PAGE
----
“The Wild Life” stars Yuri Lowenthal, David Howard, Laila Berzins, Joey Camen, and Sandy Fox. Released in the United States on September 9, 2016, the film is about a group of animals who befriend a human when he got stranded on their island home.
The film is directed by Vincent Kesteloot and Ben Stassen, and it is loosely based on the novel, “Robinson Crusoe”, by Daniel Defoe. Before its release here, the film was released in Belgium on March 30, 2016 and in France on April 20, 2016 under the name, “Robinson Crusoe”. Clearly, since kids in the U.S. have no idea who Crusoe is, the filmmakers changed its name to “The Wild Life” for its United States release. So basically, we got ourselves an animated adaptation of Daniel Defoe’s novel that was published more than 290 years ago. I’m not very familiar with the source material, but from the looks of the trailer, it does look like it could be a decent family film with an interesting way of telling the story of Robinson Crusoe. The question is, does it work? Let’s swing on over and take a look.
For those who are unfamiliar with Robinson Crusoe, it’s about a man who gets stranded on a tropical island and lives there for thirty years. Sounds like a good story to tell to your kids, right? The film does give us that story, but it is being told from the perspective of the animals that are living on the island. Now that’s one way of keeping it family-friendly - by having talking animals in a Robinson Crusoe story. Why? Because kids like talking animals, that’s why. While it does sound good on paper, its execution on the big screen was pretty mediocre. I do think there were a few qualities that could make the concept work for both kids and adults, but in terms of how they tell it, it’s just as bitter as salt water. It also doesn’t help when they got characters that weren’t as memorable nor as dynamic as they wanted themselves to be. I did find the goat, Scrubby, a bit funny, so that’s a plus, but like the story, the characters were having a hard time finding some depth within themselves. The English voice cast doesn’t have a lot of familiar celebrities like most animated films do. However, I’m mostly familiar with Yuri Lowenthal, who voices Crusoe in the film. He’s pretty well known for voicing a lot of characters from cartoons, anime, and video games, such as Ben Tennyson from the Ben 10 franchise. But back to the voice cast, even though they’re not very well known, they did a decent job voicing their characters. There can be times where some of the voice acting can be a bit annoying, but aside from that, they’re all right. There’s not a lot to be said about the film’s animation. It’s just decent. It did offer a nice colorful experience for the kids, but compared to the other films with outstanding animation, it didn’t really stand out as much. The film also had some humor, because you can’t have an animated island adventure without some laughs, right? Sadly, it didn’t deliver some big laughs for me. There were some moments that made me chuckle, but if their goal was to make the jokes funnier for both kids and adults, they pretty much missed their mark. On the bright side, at least it wasn’t as obnoxious as the humor in Ice Age 5.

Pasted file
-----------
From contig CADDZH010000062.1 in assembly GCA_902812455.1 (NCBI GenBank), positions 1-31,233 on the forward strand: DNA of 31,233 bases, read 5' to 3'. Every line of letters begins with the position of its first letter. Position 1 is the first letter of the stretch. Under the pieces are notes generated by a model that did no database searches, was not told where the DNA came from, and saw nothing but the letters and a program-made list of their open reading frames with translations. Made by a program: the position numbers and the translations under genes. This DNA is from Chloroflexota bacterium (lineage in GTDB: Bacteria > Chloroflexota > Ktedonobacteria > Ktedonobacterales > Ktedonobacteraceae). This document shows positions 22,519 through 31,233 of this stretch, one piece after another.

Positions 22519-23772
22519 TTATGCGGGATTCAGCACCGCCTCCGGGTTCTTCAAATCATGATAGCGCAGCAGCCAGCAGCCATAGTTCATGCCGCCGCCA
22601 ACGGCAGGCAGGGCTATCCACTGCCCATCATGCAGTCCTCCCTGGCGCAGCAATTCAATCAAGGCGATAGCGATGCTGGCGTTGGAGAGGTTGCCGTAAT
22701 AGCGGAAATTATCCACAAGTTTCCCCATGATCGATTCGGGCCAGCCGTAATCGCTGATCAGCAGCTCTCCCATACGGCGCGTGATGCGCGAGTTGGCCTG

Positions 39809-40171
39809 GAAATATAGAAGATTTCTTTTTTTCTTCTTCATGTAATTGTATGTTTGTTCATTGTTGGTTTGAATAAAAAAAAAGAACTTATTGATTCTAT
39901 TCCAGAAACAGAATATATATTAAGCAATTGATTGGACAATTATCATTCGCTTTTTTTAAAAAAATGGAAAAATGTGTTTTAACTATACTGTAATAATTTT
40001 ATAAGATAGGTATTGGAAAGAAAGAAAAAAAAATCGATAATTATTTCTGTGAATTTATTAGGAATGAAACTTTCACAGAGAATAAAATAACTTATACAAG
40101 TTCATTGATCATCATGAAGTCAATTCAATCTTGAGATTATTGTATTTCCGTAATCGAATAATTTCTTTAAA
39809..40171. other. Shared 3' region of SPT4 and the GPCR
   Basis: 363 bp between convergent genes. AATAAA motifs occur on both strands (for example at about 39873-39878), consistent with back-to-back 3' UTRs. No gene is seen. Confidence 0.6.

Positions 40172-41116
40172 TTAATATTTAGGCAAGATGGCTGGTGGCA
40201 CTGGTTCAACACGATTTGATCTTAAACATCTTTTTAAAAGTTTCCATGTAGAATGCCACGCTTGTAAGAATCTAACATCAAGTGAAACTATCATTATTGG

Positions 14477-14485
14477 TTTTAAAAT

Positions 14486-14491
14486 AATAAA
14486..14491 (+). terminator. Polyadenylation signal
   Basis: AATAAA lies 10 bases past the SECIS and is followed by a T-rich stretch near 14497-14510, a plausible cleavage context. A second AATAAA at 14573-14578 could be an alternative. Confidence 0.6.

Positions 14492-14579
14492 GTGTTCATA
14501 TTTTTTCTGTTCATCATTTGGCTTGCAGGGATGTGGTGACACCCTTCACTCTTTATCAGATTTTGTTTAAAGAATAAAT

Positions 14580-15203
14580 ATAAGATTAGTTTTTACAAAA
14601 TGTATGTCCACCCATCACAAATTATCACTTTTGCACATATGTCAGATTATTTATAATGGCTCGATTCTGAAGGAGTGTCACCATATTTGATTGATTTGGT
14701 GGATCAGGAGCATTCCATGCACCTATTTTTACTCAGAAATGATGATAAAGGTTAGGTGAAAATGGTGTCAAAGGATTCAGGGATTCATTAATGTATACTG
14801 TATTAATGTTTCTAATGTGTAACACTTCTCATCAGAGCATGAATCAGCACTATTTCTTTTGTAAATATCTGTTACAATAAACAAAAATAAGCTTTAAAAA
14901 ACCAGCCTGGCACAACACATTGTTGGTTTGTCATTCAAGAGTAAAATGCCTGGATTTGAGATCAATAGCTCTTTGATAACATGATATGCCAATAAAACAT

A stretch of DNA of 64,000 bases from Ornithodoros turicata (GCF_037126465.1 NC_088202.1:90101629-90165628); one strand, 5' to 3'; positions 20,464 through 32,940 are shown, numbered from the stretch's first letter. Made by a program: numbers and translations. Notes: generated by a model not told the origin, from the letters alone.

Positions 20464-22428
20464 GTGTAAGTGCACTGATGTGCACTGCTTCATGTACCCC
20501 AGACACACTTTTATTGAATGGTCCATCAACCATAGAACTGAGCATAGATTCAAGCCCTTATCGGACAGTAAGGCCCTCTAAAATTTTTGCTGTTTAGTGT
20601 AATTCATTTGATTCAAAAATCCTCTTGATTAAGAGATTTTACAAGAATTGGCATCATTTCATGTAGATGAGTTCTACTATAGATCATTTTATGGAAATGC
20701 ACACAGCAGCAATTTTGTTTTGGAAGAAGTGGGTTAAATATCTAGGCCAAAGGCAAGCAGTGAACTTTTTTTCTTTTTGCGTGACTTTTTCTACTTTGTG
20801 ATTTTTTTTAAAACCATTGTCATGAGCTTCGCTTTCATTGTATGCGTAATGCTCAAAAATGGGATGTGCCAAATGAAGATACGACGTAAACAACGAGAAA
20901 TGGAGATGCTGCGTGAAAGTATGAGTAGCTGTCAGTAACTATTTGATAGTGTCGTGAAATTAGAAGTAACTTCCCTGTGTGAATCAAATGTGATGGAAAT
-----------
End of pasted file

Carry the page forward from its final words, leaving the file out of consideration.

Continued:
Overall, “The Wild Life” isn’t as wild as it wanted itself to be due to its mediocre storytelling, unmemorable characters, and its lack of big laughs. I think kids might enjoy it because of the talking animals and its colorful low-quality animation, but for the adults who may or may not be familiar with the source material, it’s a forgettable, yet harmless, animated treat that should be stranded on a deserted island. There are a lot of family films out there that are better than this, but if you’re still interested in seeing it, I would recommend seeing it at home. Some paradise this turned out to be...